Saturday, December 6, 2008

Depression Across the Pond

Britain's economy is also in "historic low" territory. Yet another reason why the hopes for near-term recovery are delusional: this downturn is worldwide. Normal recessions are not worldwide, and prosperity in other nations helps lift a struggling economy. Like Japan in the 1990s, struggling on its own, but the rest of the world doing fine. How does an economic recovery proceed when everyone in the whole world is in the same sinking boat?

England is even more screwed than the US because of their even greater lack of wealth-producing jobs: almost 2/3 of their entire economy is the service economy. We are learning in real time what any sane economics text should have taught us long ago: service industry downturns are more drastic that in productive industries, and basing the majority of your economy on the service industry is an economic suicide-pill.

Notice how some sane and logical thinkers in England have thought this out the endgame: Willem Buiter, a leading former member of the Bank’s rate-setting committee, called for it to go still further and cut interest rates to zero. “If zero is the floor, there’s no reason not to go there immediately,” he said.

Cancelling our debt now is based on the same logic: we know that this economic downturn will force the wiping away of all debt, through traumatic default, so instead of grinding down to the inevitable, let's just get their immediately, before the whole productive economy gets ground down with it.

England is hampered in dropping rates to zero because it doesn't want to send its own currency down. That is the problem, small economies can't do it on their own. It is up to the US, as the linchpin of the whole world's economy, to get the job done. As bad as the dollar was doing last spring because of US federal inflationary policies, and as bad as the US economy is now doing, the dollar is now up, as money flees the lesser economies of the world.

A federal default, which I am advocating, would send the dollar lower, which should be acknowledged and anticipated. In fact, canceling the debt would lead to a general collapse in prices. Most people bring this up as an objection, but remember, without a debt load, a collapse in prices is not a problem. It is the shaking out of a false monetary value from the value of the real economy. It is common sense, really: without debt propping up the value of everything, everything will go down in price. It is natural, expected, and good, not something to be avoided. In fact, in our current deflation, almost all debt will be wiped away anyway.

As the last few sentences of the article indicate, England is also entering into deflation. Worldwide recession, worldwide deflation... This is going to get real ugly.

The pound plunged yesterday, with its overall value tumbling to its lowest for 13 years, as another spate of dire economic news left markets convinced that the Bank of England will order a further, drastic cut in interest rates today. Expectations that the Bank’s Monetary Policy Committee will cut rates by another full percentage point, and perhaps even repeat last month’s aggressive 1.5 point reduction, leapt after a key survey suggested that the services sector, making up almost two-thirds of the economy, shrank at a record pace last month.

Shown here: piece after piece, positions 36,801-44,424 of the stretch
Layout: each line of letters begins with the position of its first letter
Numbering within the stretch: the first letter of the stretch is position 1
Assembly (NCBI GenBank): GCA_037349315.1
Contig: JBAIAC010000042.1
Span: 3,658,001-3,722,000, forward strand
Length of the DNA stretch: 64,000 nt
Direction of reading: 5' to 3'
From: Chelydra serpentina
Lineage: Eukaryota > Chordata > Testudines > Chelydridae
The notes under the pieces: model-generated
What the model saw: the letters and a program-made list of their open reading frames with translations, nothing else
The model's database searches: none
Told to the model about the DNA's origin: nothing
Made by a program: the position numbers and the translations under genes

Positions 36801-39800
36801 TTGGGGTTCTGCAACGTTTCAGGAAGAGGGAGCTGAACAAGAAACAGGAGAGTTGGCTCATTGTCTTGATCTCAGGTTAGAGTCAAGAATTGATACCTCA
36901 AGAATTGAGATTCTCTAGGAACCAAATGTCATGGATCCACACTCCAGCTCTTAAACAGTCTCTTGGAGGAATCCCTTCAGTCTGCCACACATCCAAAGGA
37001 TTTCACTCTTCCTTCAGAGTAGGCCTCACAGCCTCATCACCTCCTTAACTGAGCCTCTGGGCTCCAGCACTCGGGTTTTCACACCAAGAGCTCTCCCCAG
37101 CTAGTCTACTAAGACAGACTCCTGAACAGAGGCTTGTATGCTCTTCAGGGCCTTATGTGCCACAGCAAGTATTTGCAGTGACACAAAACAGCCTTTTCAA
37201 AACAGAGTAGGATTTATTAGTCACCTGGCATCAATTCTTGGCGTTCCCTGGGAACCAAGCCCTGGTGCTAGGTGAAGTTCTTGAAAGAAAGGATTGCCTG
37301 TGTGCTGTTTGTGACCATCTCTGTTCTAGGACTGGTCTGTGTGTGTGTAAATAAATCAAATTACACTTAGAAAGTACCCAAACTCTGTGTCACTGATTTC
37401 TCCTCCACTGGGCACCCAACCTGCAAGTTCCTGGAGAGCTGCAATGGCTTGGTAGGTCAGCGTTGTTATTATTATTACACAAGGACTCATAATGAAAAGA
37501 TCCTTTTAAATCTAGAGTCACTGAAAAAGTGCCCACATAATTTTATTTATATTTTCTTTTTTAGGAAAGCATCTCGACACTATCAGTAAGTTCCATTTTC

A further one-point drop in official base rates would take them to 2 per cent, a level last seen in 1951. A still more radical cut of 1.5 points, for a second month in a row, would leave the Bank in uncharted territory, pushing rates to their lowest in a history stretching back to 1694.

A rash of figures signalling that the economy is in the grip of a severe and accelerating slump has forced economists to amend forecasts of the MPC’s likely verdict today, and to predict that it is ready to take unprecedented action to stave off a recession worse than that of the early Nineties.

Anxieties over the weakness of the pound were rekindled as it sank once again on foreign exchanges. The trade-weighted index of sterling’s overall value against a basket of currencies tumbled to 80.4, its lowest level since January 1996. The pound lost as much as 2.7 cents against the dollar, dropping to $1.4668. It has now fallen by more than 27 per cent against the dollar over the past 12 months, and by almost 20 per cent on the trade-weighted index.

Sterling is being battered as historic lows in UK interest rates, below those of the eurozone, reduce returns on cash deposited in Britain, cutting investor appetite for the currency. At the same time, markets are more fearful for the UK’s economic prospects.

Expectations of still deeper cuts in interest rates were heightened as the yield on gilt-edged government bonds plunged to record lows. Yields on benchmark ten-year gilts fell to 3.395 per cent, the lowest since records began 30 years ago, while those on two-year gilts fell to as little as 1.634 per cent.

Demands for the MPC to cut rates sharply were stoked by yesterday’s services survey, the gloomiest since it began in 1996. Scope for the Bank to cut rates was emphasised as the survey pointed to waning inflationary pressures, with services groups cutting prices for the first time in seven years.

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